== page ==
If they had been thinking of the country they had left, they would have had opportunity to return.
In the 19th Century, millions of immigrants pour into the United States. My great-grandmother on my mother's side is one of them.
Elizabeth McLaughlin is born in Ireland. Her parents are survivors of the horrendous Potato Famine of 1845. They, like most of their countrymen whose lands and titles were confiscated by the British, are poor.
When she is aged seven, the Lady of the Manor spies her in the local village with her mother. She is enchanted by Elizabeth's lustrous auburn hair, luminescent green eyes, winning smile.
She has no daughter of her own . . .
Elizabeth's mother is startled one day to see this royal and elegantly dressed woman standing in the doorway of her humble cottage.
The Lady wastes no time divulging the reason for her visit. She wants Elizabeth as her own. She promises to raise her in luxury. Provide her with an education. Give her all the finer things in life.
She offers a hefty sum.
More than Elizabeth's mother could hope to see in seven lifetimes.
Arrangements are made. The Lady will return in a week to claim her girl.
But, when the day arrives, Elizabeth's mother cannot go through with it. She loves her precious girl too much to let her go. No amount of money can compensate for the loss of her own flesh and blood.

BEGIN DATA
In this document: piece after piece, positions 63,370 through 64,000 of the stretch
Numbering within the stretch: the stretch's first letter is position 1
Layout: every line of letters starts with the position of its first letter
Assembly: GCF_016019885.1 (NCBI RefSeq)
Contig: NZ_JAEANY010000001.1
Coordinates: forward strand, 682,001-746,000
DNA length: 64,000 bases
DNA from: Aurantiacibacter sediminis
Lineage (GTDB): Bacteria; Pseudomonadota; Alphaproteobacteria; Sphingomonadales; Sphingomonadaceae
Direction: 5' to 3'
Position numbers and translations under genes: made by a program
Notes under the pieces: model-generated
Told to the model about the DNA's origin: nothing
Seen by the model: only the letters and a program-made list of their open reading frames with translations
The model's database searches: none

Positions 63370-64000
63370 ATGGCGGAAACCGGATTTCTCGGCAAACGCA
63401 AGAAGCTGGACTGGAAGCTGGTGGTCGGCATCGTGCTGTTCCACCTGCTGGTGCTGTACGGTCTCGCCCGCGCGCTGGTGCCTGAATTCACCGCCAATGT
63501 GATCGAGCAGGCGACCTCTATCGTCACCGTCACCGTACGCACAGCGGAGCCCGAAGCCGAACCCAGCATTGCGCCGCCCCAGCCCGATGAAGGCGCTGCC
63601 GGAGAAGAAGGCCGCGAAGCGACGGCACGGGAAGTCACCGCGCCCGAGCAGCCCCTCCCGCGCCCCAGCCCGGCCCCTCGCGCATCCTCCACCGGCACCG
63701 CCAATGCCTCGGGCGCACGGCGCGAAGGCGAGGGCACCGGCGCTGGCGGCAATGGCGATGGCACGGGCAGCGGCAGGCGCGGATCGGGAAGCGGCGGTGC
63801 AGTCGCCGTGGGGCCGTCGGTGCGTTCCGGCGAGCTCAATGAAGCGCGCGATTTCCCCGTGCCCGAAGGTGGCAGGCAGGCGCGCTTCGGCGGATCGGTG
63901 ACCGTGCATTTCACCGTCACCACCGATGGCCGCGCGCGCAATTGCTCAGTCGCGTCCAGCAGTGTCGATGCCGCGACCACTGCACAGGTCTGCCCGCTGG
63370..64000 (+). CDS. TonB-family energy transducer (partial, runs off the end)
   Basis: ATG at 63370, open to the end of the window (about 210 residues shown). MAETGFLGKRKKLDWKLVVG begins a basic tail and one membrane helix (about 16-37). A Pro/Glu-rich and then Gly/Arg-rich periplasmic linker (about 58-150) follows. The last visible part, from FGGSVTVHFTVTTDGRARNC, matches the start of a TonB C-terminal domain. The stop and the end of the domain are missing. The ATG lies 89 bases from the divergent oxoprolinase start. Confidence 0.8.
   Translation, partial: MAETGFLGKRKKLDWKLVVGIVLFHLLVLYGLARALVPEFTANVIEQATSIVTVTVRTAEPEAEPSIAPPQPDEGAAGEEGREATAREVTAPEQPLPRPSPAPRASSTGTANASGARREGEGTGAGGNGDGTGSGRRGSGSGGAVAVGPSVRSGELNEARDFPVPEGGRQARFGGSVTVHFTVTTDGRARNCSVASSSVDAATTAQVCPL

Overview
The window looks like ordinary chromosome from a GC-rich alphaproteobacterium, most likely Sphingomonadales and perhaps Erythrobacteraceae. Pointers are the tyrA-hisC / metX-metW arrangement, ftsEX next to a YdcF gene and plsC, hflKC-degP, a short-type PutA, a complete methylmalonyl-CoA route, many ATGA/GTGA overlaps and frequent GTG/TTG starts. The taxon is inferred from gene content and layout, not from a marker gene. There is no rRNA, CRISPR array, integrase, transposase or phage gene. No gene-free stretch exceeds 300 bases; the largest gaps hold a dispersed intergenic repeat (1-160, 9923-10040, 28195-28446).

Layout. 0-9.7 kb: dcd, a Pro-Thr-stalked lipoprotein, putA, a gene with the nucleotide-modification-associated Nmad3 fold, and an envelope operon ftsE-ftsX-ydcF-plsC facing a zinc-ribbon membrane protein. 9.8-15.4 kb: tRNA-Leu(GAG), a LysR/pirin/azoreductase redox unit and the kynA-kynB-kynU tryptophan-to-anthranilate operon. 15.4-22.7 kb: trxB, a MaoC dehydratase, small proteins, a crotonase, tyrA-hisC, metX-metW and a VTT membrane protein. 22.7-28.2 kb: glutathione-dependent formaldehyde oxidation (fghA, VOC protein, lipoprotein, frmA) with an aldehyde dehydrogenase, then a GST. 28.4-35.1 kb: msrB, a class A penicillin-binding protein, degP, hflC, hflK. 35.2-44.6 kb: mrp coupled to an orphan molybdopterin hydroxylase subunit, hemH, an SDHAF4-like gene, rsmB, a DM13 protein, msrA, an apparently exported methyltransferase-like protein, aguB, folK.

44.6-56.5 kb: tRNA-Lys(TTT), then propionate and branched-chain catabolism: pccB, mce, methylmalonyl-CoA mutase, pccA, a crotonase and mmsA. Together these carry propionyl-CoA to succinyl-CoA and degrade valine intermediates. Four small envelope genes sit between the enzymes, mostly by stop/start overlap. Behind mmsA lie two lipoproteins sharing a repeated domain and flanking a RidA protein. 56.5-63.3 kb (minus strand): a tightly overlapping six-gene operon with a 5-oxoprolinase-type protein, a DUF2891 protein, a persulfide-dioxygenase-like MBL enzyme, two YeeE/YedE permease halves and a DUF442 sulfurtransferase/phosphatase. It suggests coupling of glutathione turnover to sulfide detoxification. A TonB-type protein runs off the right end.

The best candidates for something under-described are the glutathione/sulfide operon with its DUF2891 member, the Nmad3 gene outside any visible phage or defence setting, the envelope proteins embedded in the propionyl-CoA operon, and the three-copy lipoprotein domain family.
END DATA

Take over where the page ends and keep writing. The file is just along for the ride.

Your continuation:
So, I wonder how my great-great grandmother felt when her daughter, at the tender age of sixteen, boards a steamship for America. The land of opportunity. Of freedom . . .
Where a stubborn, savvy, strong-willed Irish girl, used to hard work, can make something for herself.
She does just that; a story for another time.
And, never returns to Irish shores . . .
When Jesus calls us into freedom with Him, there is no looking back. No going back.
Our past is in the past. Our future is in Him.
Now, and for eternity . . .
As you journey with Jesus, are you running to meet Him, or are you looking over your shoulder?
Will you pray with me?
May we always trust, Father, in the journey You have set before us. Do not let us dwell on where we were or who we were before Jesus entered our lives. Let us ever walk in the light of His freedom. Amen.
Psalms 61, 62 or 68:1-20 (21-23) 24-36
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